The laminate was heated to about 104° C. on a hot plate and peeled from the card at the elevated temperature to determine whether heat tampering of the laminate was evident. When heated, the laminate split across both photo and the paper portions of the document in a similar manner as described in Example 1. The portion of the logo which remained on the adhesive on the document was distorted due to stretching of the adhesive. The logos could therefore not be matched up to reconstruct the laminate, and the tampering was evident.
To reduce material costs from the construction of the Example 1 laminate, a protective layer such as Pentaprint polyvinyl chloride film as manufactured by Klockner of Gordonsville, Va. could be used in place of polyester. The laminate preparation, the pouch fabrication, and applying the laminate to a document would then follow the same protocol as described in Example 1, except the low adhesion coating would be SSW-4010 water-based acrylic as manufactured by Werneke of St. Paul, Minn. instead of the Adcote 50T4983.
It is expected that use of polyvinyl chloride film would increase the heat tamper resistance because the protective layer would soften and distort as well as the emblem and adhesive layer splitting as described above in Example 1.
To further improve heat resistance of the security laminate, 2 mil polyolefin film which shrinks when exposed to heat, as made by Packaging Consultants of St. Paul, Minn., was used in the construction of the Example 1 laminate for the protective layer in place of the polyester. Heat shrink film (olefinic polymer) was laminated to PSA 966 pressure sensitive adhesive by using a hand squeegee. Low adhesion coating patterns and pearlescent logos could be applied to the heat shrink film before lamination of the adhesive. Corona treatment or other priming techniques could be used to enhance adhesion between the film and the adhesive. The film/adhesive construction was laminated to a paper document using a hand squeegee.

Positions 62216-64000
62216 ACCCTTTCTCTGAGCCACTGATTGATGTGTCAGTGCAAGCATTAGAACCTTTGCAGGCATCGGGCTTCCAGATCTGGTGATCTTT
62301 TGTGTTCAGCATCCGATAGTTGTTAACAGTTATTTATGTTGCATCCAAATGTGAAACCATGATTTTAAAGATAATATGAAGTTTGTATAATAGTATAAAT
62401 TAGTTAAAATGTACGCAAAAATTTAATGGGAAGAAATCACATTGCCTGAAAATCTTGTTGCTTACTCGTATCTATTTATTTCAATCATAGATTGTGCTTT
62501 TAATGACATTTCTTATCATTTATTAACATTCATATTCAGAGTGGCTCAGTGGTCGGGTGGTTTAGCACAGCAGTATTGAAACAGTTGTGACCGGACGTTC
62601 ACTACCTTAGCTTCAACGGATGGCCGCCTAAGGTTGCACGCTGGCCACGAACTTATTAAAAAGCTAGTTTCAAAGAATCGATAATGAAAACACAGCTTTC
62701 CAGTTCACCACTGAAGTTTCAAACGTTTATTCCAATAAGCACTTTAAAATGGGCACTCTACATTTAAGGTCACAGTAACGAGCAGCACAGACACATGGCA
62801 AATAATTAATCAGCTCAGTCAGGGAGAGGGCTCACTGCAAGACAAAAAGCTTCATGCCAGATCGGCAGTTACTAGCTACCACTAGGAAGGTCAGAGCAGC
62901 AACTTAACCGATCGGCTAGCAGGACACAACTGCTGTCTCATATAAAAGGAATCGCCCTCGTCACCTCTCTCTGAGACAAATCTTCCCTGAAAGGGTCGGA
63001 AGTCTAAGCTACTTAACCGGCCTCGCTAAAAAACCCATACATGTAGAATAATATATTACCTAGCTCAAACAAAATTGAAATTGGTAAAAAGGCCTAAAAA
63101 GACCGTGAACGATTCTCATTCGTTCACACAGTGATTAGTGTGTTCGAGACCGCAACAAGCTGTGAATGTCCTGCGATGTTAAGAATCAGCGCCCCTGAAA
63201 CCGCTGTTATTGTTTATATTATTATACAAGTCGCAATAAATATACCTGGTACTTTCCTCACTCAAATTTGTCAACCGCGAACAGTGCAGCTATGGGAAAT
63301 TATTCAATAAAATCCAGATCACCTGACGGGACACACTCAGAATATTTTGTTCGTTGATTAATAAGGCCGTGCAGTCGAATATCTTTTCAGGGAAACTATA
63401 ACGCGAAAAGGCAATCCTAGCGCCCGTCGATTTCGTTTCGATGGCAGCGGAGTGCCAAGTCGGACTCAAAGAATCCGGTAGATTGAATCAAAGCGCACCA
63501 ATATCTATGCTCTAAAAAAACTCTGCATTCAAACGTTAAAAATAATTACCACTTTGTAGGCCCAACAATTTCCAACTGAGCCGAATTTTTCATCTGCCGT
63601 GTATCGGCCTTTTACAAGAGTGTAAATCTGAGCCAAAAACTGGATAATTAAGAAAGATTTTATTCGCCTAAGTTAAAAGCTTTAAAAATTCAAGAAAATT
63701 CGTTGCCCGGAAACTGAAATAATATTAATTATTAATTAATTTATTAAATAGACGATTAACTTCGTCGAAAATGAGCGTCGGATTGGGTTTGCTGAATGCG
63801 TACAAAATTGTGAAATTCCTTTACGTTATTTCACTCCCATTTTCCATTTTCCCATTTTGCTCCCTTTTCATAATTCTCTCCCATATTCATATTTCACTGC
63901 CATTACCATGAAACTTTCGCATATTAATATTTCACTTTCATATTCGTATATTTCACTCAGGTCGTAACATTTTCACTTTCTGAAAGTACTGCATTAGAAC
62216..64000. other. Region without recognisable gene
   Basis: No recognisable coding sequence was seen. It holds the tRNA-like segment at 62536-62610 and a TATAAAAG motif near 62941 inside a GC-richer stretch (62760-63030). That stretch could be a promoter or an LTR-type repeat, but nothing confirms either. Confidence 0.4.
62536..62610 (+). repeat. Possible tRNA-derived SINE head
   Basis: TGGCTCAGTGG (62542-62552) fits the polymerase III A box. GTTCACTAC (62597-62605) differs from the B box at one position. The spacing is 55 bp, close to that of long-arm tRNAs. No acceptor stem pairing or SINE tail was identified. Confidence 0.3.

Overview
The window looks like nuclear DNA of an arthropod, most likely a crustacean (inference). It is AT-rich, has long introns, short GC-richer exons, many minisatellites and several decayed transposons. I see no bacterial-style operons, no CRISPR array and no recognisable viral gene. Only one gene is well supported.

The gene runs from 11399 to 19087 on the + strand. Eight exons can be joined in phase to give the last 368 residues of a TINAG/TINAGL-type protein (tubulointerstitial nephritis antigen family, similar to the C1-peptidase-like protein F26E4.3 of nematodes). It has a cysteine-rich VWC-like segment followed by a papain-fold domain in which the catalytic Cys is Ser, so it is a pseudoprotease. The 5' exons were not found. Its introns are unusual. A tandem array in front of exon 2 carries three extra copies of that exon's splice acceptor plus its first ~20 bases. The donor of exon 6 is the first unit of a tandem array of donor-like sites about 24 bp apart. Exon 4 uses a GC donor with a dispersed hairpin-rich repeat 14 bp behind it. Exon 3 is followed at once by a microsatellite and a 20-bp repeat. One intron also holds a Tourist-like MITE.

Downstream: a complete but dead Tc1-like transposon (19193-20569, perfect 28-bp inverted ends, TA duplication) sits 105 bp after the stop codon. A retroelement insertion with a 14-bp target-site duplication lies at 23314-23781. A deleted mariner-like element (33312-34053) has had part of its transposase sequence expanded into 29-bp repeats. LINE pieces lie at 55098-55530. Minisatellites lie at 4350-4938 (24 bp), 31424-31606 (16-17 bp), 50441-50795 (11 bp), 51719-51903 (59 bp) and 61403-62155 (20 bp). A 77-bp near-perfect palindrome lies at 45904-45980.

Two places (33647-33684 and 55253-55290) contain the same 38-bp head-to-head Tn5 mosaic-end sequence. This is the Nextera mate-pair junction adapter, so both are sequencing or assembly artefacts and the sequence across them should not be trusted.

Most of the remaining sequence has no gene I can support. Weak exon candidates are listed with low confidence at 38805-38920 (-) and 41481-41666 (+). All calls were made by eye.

Attempts to tamper the sample over a range of temperatures from room temperature to above 121° C. were unsuccessful. At about 93° C. and higher, the shrink film began to shrink away from the paper, taking adhesive and sometimes print and paper with it. Above about 121° C., the film shrunk to a ball, completely destroying the laminate and in some cases, the print and surface of the paper as well. The laminate was rendered totally unusable and the document was partially or complete destroyed.
A hologram could be incorporated into a laminate by printing Melinex 505 primed polyester with a checkerboard pattern of Adcote 50T4983 as in Example 1. An area of holographic embossing film using nitrocellulose, styrene, or acrylic based resins, could be hot transferred over the checkerboard pattern. A transparent reflector, such as Bismuth Oxide or Zinc Sulfide, could be vapor deposited on the hologram, or an opaque Aluminum reflector could be used. A pressure sensitive adhesive, such as PSA 966 from Example 1, could be laminated to the hologram. The laminate could be applied to a document as explained in Example 1.
It is expected that when the laminate is peeled from the card at room temperature, the hologram layer and adhesive would split in the same manner as described in Example 1.
A one inch wide sample was prepared by laminating two pieces of the laminate described in Example 1 together with the adhesive facing each other using a hand squeegee. A peel test was performed at room temperature using an Instron peel tester with a 50 pound load cell and a cross head speed of 12 inches per minute. The two pieces were peeled apart at a 180 degree angle from each other. The peel force ranged from a minimum of 30 grams per inch to a maximum of 120 grams per inch with an average of 75 grams per inch. The wide range of peel strengths was caused by areas with the low adhesion coating having weak adhesion to the protective layer and areas with logos and adhesive having stronger adhesion to the protective layer.